The chapters for today cover a lot of ground.  Paul gives us so many critical instructions in the “pastoral epistles” (1 & 2 Timothy and Titus) as well as in Philemon and the beginning of Hebrews is the start of the “faith walk” where the full spectrum of the faith of the Old Testament saints is displayed.  Far too much for one blog, but some general messages that are particularly relevant to recent events did stand out for me.

Dovetailing a bit off of what Kevin wrote yesterday, the unfortunate attention and resources that were wasted on the erroneous prediction of the Apocalypse occurring last weekend show why Paul’s repeated urgent pleas for believers of his time to know God’s word and understand doctrine is for us today as well.  In 1 Timothy 6:3-4 Paul explains that “if anyone teaches a different doctrine and does not agree with the sound words of our Lord Jesus Christ and the teaching that accords with godliness, he is puffed up with conceit and understands nothing”, but how will we know if someone is teaching “a different doctrine” if we don’t have a good understanding of the doctrines that Christ taught?  After Paul directs us to avoid “those who creep into households…led astray by various passions, always learning and never able to arrive at a knowledge of the truth” in 2 Tim 3:6-7, he instructs us in verses 14-15 to “continue in what you have learned and have firmly believed, knowing from whom you learned it and how from childhood you have been acquainted with the sacred writings, which are able to make you wise for salvation through faith in Christ Jesus”, but we have to know the “sacred writings” to be able to avoid the “creepers”.  Finally in Titus Paul follows his description of the qualifications for elders with the directive to “hold firm to the trustworthy word as taught, so that he may be able to give instruction in sound doctrine and also to rebuke those who contradict it” (Titus 1:9).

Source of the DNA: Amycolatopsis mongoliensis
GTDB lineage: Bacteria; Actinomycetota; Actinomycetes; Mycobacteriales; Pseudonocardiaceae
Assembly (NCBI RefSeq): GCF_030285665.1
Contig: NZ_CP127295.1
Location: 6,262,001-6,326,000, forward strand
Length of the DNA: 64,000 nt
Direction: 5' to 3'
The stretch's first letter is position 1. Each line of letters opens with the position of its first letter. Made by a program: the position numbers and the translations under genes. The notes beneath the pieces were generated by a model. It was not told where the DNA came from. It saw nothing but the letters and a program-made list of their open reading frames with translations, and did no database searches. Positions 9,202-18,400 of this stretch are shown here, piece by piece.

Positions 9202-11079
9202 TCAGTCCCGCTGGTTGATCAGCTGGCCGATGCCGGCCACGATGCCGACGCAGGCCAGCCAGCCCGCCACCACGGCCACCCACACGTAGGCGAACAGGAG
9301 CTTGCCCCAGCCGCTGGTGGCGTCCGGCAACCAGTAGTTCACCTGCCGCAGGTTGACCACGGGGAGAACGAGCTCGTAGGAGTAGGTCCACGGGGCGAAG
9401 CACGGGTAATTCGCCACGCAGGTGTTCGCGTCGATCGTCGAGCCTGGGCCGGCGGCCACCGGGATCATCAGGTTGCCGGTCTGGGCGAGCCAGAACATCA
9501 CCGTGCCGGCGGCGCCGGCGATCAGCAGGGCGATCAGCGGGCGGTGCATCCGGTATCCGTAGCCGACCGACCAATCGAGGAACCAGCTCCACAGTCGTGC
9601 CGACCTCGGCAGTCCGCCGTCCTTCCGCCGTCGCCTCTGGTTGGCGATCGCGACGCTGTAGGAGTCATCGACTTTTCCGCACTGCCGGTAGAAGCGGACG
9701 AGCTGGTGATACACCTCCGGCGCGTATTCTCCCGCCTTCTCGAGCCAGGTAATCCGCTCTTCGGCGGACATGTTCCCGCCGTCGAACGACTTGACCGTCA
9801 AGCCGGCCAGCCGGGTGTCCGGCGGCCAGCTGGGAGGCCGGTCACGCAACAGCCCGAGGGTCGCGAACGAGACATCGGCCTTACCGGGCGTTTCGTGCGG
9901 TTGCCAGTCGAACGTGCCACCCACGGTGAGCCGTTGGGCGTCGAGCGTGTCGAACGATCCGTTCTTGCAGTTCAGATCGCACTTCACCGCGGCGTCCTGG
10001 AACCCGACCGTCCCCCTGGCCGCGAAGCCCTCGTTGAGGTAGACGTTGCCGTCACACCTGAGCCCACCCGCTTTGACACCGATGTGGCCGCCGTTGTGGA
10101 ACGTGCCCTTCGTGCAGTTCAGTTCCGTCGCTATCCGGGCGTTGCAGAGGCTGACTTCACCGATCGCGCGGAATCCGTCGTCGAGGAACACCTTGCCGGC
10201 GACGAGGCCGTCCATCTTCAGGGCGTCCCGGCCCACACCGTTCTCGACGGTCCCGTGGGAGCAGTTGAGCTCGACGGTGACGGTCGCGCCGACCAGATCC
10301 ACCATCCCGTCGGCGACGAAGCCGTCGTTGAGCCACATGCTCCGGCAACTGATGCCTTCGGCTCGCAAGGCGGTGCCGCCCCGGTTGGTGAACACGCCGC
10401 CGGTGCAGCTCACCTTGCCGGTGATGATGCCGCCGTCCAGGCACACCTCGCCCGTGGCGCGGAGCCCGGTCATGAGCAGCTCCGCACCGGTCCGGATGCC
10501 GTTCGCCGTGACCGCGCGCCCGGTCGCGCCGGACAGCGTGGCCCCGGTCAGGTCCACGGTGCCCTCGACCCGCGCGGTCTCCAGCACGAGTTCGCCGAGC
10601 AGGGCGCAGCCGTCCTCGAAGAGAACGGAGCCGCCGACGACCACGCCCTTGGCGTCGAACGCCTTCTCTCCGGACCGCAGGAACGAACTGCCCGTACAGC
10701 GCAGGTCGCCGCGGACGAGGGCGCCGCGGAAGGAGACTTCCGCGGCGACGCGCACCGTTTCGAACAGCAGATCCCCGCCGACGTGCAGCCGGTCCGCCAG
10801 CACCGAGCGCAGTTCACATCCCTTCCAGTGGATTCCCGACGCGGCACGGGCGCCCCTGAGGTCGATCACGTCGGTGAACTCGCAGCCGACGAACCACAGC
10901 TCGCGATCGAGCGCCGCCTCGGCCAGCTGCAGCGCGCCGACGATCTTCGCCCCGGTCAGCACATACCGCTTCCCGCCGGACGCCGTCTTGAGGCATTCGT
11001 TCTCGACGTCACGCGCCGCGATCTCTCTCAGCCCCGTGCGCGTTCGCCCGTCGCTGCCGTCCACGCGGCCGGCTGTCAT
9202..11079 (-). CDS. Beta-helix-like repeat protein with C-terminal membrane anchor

So what is the message Paul is trying to get across to us?  You can’t know the false teachers from the teachers of the truth if you don’t know God’s word.  How could so many people be misled into believing the world was going to end last weekend and give up everything they have for it?  They listened to a man instead of listening to God through His word.  We need to be like the Bereans described in Acts 17:11 “examining the Scriptures daily to see if these things were so”.

While it can be easy to criticize those who appear to have been so easily led astray from God’s truth, we need to remember that there was a time when all of us were strangers to His truth as well.  We did nothing to deserve our salvation or the revelation of the truth and the result is that we have a debt to the Lord that can never be repaid.  What Paul reminds Philemon of is what Christ reminds us, “to say nothing of your owing me even your own self” (Phl 19).  When people are ready to hear and accept God’s truth, we must be ready and willing to provide it always remembering how much God has done for us.

Do you have trouble putting what God has done for you into words?  Consider your faith.  We have the benefit of knowing the Christ that has come and can “connect the dots” of Old Testament prophecy, which fills the first chapter of Hebrews,  to New Testament reality.  Our faith is still a gift from God, but its basis is the life, death and resurrection of Jesus which are well defined and understood events in history.  The Old Testament saints had faith in the Christ to come based solely on God’s promises and revelation through prophecy.  Which do you think is easier to come by and more worthy of being “credited as righteousness”?  Giving faith is just one of the countless things God does in the lives of believers and definitely worth talking about!